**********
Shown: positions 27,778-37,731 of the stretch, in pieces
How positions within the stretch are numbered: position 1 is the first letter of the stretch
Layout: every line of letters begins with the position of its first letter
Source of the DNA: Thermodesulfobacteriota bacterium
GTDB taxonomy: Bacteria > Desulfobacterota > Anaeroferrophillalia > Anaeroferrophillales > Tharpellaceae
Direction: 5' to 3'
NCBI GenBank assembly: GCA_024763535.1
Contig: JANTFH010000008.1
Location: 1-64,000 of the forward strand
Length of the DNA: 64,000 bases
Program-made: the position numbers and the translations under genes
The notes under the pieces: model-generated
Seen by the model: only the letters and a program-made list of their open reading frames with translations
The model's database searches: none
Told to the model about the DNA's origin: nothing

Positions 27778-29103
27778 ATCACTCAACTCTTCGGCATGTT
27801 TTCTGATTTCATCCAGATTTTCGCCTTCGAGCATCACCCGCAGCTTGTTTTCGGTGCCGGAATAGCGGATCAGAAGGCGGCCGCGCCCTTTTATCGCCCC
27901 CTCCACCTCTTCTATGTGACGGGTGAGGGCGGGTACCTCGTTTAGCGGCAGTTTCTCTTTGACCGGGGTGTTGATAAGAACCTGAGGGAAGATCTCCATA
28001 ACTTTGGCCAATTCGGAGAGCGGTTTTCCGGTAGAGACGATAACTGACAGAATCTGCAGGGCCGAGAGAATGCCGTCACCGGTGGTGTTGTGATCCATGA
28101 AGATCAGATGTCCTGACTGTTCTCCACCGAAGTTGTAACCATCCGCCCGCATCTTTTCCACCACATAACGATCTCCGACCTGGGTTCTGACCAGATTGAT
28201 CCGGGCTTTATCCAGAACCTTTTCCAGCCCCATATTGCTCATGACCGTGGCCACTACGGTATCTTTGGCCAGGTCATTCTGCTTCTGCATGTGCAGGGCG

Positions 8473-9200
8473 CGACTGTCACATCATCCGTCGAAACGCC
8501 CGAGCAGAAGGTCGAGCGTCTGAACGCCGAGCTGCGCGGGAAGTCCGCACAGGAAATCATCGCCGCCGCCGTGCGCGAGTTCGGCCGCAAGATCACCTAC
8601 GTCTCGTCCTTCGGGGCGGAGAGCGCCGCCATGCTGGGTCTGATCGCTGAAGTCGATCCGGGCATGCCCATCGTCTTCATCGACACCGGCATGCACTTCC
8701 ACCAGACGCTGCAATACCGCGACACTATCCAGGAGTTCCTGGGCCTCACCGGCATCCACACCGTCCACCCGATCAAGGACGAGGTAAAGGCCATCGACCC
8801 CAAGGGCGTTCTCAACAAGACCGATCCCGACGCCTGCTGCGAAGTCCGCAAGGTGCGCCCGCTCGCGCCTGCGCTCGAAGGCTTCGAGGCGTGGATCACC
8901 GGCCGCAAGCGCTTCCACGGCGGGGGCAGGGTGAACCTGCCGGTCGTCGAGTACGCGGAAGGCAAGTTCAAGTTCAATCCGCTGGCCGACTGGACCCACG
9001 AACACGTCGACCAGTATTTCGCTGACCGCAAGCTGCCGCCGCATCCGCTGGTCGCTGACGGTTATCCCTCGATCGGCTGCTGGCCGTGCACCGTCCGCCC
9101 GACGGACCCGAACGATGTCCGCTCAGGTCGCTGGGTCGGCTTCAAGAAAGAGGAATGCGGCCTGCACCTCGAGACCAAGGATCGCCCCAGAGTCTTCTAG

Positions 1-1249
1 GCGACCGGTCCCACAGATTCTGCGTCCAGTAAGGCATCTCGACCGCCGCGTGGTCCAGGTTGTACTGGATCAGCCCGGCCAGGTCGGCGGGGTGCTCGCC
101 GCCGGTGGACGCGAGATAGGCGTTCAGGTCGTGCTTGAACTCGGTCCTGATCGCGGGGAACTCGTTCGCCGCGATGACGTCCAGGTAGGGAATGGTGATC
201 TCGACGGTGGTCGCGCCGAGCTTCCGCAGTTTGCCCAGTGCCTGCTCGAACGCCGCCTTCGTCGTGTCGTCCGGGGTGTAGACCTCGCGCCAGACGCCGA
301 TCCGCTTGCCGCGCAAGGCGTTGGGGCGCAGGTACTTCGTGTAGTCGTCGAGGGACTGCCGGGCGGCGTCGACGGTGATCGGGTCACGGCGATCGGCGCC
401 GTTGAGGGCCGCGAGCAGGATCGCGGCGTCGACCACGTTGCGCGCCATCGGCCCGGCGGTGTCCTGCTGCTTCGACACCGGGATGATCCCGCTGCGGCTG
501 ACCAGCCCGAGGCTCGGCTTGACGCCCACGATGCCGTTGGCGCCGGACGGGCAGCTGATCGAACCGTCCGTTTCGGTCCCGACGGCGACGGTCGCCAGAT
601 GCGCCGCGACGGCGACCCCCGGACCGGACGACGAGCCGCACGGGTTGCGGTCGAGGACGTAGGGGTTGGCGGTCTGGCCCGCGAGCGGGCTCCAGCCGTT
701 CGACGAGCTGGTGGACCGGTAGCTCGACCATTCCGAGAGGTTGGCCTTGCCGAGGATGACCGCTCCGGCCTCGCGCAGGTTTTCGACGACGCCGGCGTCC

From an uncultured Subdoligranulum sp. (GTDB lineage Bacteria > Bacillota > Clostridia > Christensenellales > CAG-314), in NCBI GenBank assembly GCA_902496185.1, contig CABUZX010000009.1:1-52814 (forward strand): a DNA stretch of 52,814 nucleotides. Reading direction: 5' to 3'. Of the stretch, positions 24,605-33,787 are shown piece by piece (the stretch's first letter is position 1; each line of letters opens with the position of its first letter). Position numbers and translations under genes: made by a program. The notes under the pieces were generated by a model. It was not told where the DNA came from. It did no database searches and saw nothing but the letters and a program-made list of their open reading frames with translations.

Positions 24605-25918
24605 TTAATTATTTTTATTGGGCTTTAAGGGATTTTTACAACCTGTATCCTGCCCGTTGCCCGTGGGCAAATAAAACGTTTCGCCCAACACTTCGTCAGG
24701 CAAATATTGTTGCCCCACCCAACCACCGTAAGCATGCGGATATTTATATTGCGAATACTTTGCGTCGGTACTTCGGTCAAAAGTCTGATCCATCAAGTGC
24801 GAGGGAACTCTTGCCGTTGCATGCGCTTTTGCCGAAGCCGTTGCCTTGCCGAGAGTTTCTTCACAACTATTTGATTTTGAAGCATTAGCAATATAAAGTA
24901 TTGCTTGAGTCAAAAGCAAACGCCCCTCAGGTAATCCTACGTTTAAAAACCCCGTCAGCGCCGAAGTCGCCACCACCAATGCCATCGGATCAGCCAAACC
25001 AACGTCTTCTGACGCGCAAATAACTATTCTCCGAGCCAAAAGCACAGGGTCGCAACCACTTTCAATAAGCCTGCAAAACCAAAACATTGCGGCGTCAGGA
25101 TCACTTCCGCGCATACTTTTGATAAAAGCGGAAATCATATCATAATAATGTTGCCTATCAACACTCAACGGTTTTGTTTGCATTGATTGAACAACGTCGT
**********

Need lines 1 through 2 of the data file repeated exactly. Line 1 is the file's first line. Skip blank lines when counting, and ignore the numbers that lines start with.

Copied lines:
Shown: positions 27,778-37,731 of the stretch, in pieces
How positions within the stretch are numbered: position 1 is the first letter of the stretch